This week's edition of Critical Reception examines online reaction to Retro Studios and Nintendo's platformer franchise revival Donkey Kong Country Returns for Wii, which reviews describe as "undeniably a fantastic title." Donkey Kong Country Returns currently earns a score of 88 out of 100 at Metacritic.com. 1UP.com's Christina Troup gives DKC Returns an A grade. "Upon the explosion of colorful graphics and sound of its playful melody, Donkey Kong Country Returns sent me back, way back, to my halcyon youth," she begins. "Suddenly, my most pressing concerns involved swapping with someone at the lunch table for a better Lunchable dessert and collecting a certain yellow fruit for my virtual primate pal." Troup continues: "The magic of Donkey Kong Country Returns lies in its ability to genuinely capture the sensibilities of the original without pretense -- a true testament to the phenomenal work of Retro Studios." Fans of the series will find many familiar elements in Retro's sequel. "The standard platforming, comprised of eight environments (jungle, beach, ruins, cave, forest, cliff, factory, and volcano) begins in a lush tropical setting rife with staples from the original," Troup recalls. "Barrel blasts, hasty mine carts -- even curmudgeonly Cranky is sitting in his rocker shaking his cane disapprovingly." Troup highlights the new cooperative mode as a particularly worthwhile addition. "From platform perfectionists to side-scrolling novices, Donkey Kong Country Returns does a great job of allowing two people with very different skill-sets to play with one another non-competitively," she says. "In two-player mode, I can hang back as Diddy and ride on Donkey's back, staying out of harm's way until I can offer a worthwhile contribution to the effort by safely traversing shaky rails." "Donkey Kong Country Returns hits all the right spots; it's filled with childhood nostalgia, stunning visuals, and mentally taxing challenges," Troup writes. "By all means, it's a pretty tough game, but it's not always about collecting every single item or beating a boss with lives to spare. Sometimes it's about sitting next to your sibling, frantically shouting at the television and laughing uncontrollably all for the sake of a banana." John Mix Meyer at Wired scores Donkey Kong Country Returns at 9 out of 10. "Packed with branching paths and hidden surprises, Donkey Kong Country Returns feels a lot like Metroid with monkeys," he notes. "That shouldn't be so surprising, since the game was developed by Metroid Prime maker Retro Studios. Donkey Kong Country Returns [...] is the Wii revival of the classic 2-D platform action games that were huge hits on the Super Nintendo Entertainment System." Tracking down the game's many collectibles proves to be an engrossing experience. "Odds are good that you'll get addicted to exploring each level carefully to find all the cleverly buried treasure," Meyer says. "Yes, you get rewards for finding everything. But it's fun just for the sake of it. Letters that spell out K-O-N-G are usually placed tantalizingly in plain sight, but figuring out how to get to them is the tricky part." Meyer continues: "Other items are hidden in much more devious ways, but I never found myself getting frustrated or aimlessly trying different things to make a final puzzle piece appear. That's because Retro has taken care to leave hints, rewarding players' curiosity and making each discovery immensely satisfying." "The one big problem with Donkey Kong Country Returns is the motion controls," Meyer warns. "One of the gorilla's main moves — rolling forward — is activated with a shake of the Wii remote. I don't like this. It feels completely unnecessary, and shaking the remote takes longer than just pressing a button. I got used to it eventually, but until I did, I would sometimes accidentally roll forward into bottomless pits." Meyer also notes disappointment with the game's boss battles. "Given Retro Studios' penchant for big, bombastic boss battles, I would have liked to see the same in Donkey Kong Country Returns," he writes. "Instead, the bosses are repetitive. Most require the standard three hits to take down, but they don't change up their patterns in any significant way after you get in the first couple of hits." "Despite these issues, Donkey Kong Country Returns is the best 2-D platform game I've played in ages," Meyer praises. "Its level design meets the gold standard set by the 2-D Mario games. Retro Studios can add another feather to its cap." GamePro's Heidi Kemps rates DKC Returns at 4 out of 5 stars. "After years of odd cross-genre attempts with the Kong characters (with mixed results), it makes sense that Nintendo would want to rekindle Donkey Kong nostalgia in a pure side-scrolling action game," she notes. "But with original DKC developers Rare now busy at Microsoft, can Metroid Prime producers Retro Studios make Kong a king again? Donkey Kong Country Returns is a strong affirmation -- but there are a couple of stumbles along the way." "The game's greatest strength is the superb stage design," Kemps writes. "Enemies, obstacles, and platforms are cleverly placed to provide each level with a great sense of pace, atmosphere, and challenge. There are several tough spots throughout, but the ability to change the game into a two-player cooperative tag-team effort (complete with individual abilities for both Donkey and Diddy) helps with many tricky areas considerably." Autoscrolling levels often detract from the fun, however. "The 'vehicle' levels are the game's low points, favoring frustrating rote memorization and repeated trial-and-error over genuine challenge," Kemps warns. "No matter how strong your platforming prowess is, you'll be very tempted to call in the Super Guide player assist feature when you die for the fifteenth time on the mine cart stage." Control issues also add aggravation. "You can play the game using the Wii Remote held sideways or a combination of the Wii Remote and Nunchuck attachments -- no Gamecube or Classic Controller support here," Kemps says. "Why? Because the game assigns multiple actions to a 'waggle' movement of either the main controller or the Nunchuck -- pounding the ground, rolling, and blowing air are all accomplished by shaking the controller. "It sounds novel in theory, but it's downright infuriating in practice. Since several functions are assigned to the same motion, you will inevitably encounter situations where you meant to do one thing and do something else entirely -- like rolling off a cliff to your death when you meant to ground-pound." Despite its issues, however, the game remains an enjoyable throwback. "Were it not for the control issues and occasional screaming-rage-inducing level, DKC Returns would be the best 2D platformer on the Wii," Kemps concludes. "While it's still undeniably a fantastic title, it seems to me like Donkey Kong's gaming outings might eternally play second banana to arch-nemesis Mario's classic adventures."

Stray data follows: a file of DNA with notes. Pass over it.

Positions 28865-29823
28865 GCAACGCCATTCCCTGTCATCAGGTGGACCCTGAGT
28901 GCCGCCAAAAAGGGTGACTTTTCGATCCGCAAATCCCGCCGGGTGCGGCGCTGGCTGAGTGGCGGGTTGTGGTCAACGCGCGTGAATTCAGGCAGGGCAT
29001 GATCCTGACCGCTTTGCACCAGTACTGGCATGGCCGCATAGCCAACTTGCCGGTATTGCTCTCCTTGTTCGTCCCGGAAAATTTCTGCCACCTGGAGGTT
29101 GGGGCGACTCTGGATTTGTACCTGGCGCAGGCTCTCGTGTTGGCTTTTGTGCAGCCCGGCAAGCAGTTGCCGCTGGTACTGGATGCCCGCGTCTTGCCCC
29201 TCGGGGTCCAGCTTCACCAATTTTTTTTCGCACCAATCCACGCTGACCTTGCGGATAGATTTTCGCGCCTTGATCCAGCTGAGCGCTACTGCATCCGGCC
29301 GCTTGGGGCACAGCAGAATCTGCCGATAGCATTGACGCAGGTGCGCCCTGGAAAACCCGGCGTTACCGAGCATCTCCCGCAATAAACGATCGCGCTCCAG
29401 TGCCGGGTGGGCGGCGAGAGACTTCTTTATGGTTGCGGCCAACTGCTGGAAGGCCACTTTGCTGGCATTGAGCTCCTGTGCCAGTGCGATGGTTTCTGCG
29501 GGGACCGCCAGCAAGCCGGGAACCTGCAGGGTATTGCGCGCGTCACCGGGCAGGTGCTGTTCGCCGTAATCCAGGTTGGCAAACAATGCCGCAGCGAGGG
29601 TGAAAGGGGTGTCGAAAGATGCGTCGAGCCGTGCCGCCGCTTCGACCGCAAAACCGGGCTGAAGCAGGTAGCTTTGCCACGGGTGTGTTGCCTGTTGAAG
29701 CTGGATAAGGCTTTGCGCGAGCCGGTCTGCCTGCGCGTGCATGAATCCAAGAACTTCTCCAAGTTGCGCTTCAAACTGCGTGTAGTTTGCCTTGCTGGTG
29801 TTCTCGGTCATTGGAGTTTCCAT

About the Author(s)

Danny Cowan


Danny Cowan is a freelance writer, editor, and columnist for Gamasutra and its subsites. Previously, he has written reviews and feature articles for gaming publications including 1UP.com, GamePro, and Hardcore Gamer Magazine.